Lessons from the windtunnel

Along with the folks from SwissSide we spent some time in the windtunnel testing gear and position. In the first of a three-part series, a look at the best position for descending.

| July 23, 2018 | GEAR

How much difference does an aggressive position make when you are descending? We hit the wind tunnel to find out.

How much difference does an aggressive position make when you are descending? We hit the wind tunnel to find out.

Photo >Kevin Mackinnon / spomedis

It is fresh here - just 16 degrees Celsius, which isn't too bad until the air is accelerated to 45 km/ h as it goes past you. Thanks to an invitation from Jean-Paul Ballard from Swiss Side, we're here in Immenstaad, Germany, where triathlon stars like Patrick Lange and Jan Frodeno have worked on their aero positions.

Immediately after the Eurobike, we accepted the invitation from Swiss Side to the wind tunnel that's part of the Airbus development area - of course with all sorts of aerodynamic tests in mind. Are modern triathlon bikes faster with our without hydration? How much time do you lose with a water bottle between your aero bars? What is the optimal head position? Here comes part 1 of our tests: What is the best position for descending?

The bike is clamped to a balance that registers all kinds of data with extreme sensitivity.

The bike is clamped to a balance that registers all kinds of data with extreme sensitivity.

Photo >Kevin Mackinnon / spomedis

Getting aero on descents

We've all watched the pros tuck when they're descending. Once they hit downhill speeds above 50 km / h, some athletes stop pedaling, grab the base bar, make themselves small and lay their buttocks on the top tube (see photo below). How much of a difference does this position make in terms of aerodynamics? A lot. It's extremely aerodynamic.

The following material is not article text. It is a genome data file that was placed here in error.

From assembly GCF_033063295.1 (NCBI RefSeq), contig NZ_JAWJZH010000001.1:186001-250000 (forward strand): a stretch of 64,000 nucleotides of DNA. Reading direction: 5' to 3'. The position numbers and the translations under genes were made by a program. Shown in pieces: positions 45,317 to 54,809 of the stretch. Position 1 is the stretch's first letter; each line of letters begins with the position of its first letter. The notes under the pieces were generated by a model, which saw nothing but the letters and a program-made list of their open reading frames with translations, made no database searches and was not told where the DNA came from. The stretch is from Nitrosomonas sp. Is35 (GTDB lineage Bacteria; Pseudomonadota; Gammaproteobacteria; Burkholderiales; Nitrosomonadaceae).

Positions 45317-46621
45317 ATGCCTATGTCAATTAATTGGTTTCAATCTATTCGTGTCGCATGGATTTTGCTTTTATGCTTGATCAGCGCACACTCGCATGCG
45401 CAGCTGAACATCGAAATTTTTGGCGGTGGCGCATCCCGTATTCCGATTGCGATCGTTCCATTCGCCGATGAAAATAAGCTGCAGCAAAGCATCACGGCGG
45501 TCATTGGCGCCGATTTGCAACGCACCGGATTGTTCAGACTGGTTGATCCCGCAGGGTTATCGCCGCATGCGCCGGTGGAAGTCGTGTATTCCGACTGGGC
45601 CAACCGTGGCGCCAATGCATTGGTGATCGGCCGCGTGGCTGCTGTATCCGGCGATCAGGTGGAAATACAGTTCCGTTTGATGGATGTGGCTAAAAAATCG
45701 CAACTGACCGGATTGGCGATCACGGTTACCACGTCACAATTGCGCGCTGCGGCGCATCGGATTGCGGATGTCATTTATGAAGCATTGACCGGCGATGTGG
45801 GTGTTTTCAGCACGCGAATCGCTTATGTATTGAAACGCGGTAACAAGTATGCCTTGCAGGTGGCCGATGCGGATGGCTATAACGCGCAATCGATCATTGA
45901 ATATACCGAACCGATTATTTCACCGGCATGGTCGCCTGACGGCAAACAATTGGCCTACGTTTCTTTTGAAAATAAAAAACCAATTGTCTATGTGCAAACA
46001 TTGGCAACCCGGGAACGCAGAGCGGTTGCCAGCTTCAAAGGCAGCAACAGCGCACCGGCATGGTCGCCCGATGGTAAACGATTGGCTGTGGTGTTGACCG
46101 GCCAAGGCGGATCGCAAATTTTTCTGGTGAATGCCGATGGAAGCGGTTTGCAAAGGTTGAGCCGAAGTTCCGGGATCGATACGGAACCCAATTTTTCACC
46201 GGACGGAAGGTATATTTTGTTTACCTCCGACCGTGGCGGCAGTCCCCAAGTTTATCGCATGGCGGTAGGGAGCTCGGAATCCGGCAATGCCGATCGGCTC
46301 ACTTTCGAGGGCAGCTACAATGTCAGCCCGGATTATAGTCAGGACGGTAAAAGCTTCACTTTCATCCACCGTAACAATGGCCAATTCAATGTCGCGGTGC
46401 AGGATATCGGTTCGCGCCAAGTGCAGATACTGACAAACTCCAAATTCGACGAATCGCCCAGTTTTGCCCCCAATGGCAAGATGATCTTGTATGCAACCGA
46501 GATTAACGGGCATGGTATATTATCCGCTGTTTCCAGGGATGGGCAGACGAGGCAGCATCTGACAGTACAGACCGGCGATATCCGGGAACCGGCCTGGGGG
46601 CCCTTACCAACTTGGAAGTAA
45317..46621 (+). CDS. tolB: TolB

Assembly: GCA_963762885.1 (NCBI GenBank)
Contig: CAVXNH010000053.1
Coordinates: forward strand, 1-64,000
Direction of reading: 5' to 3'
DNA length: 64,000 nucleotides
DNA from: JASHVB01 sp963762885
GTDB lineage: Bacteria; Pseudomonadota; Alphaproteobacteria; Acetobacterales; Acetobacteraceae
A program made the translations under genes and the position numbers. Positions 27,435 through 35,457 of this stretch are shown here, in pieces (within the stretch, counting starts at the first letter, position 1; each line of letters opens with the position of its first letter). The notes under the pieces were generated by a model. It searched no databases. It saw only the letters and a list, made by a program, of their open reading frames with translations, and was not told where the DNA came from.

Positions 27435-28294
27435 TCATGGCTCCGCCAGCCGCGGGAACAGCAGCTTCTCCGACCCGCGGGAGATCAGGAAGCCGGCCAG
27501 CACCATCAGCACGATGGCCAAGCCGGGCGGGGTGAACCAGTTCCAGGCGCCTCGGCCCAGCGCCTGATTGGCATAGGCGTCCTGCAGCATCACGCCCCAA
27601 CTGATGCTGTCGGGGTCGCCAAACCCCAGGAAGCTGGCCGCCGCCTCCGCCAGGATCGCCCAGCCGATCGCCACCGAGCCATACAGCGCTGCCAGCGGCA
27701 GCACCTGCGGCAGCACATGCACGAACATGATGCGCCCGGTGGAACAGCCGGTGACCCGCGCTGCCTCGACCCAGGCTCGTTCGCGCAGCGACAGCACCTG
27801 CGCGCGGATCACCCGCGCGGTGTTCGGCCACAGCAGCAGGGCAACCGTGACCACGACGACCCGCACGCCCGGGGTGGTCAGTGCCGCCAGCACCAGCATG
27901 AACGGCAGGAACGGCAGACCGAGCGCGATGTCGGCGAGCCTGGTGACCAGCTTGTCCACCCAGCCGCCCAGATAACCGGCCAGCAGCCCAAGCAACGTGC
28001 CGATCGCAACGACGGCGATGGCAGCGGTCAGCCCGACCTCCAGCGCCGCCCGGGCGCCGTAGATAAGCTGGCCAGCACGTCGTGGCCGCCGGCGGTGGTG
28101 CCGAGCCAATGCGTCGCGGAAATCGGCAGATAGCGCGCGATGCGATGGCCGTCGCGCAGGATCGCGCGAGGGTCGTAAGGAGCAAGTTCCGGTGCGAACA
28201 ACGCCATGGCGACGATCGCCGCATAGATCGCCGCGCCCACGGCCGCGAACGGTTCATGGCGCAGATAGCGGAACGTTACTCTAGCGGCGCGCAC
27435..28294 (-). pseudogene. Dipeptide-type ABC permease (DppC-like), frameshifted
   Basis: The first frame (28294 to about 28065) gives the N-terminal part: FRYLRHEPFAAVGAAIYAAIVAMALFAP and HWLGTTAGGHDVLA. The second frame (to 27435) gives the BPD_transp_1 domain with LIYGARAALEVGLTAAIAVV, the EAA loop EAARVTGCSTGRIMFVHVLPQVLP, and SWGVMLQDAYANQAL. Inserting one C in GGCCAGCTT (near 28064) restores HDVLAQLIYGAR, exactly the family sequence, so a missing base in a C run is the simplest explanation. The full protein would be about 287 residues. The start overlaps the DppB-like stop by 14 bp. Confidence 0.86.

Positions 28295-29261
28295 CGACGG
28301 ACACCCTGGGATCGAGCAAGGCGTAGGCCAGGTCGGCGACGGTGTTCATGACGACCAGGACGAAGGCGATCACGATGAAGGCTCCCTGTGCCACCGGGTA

For one of our test riders, this position brought savings of 66.2 watts compared to the baseline (front-facing in the aero position). In a second rider, who had a lower CdA value than driver 1, there was a saving of 29.8 watts. This position is better aerodynamically, but you're also getting that extra speed while giving your legs a break.

That said, we can't recommend this position for everyone. All the speed gains in the world won't help if you are on the side of the road. Riding like this is incredibly dangerous. A bump on the road can send you off the bike or cause other trauma (remember, for guys, certain sensitive parts are on the top tube of the bike). A firm grip is mandatory and holding this position requires not only courage, but also good muscle strength  and a high degree of concentration.

Conclusion: Even if you save valuable watts with this position, inexperienced and insecure cyclists should avoid it.

This descending position markedly reduces aerodynamic drag.

This descending position markedly reduces aerodynamic drag.

Photo >Kevin Mackinnon / spomedis

More stories to come from our testing in the wind tunnel.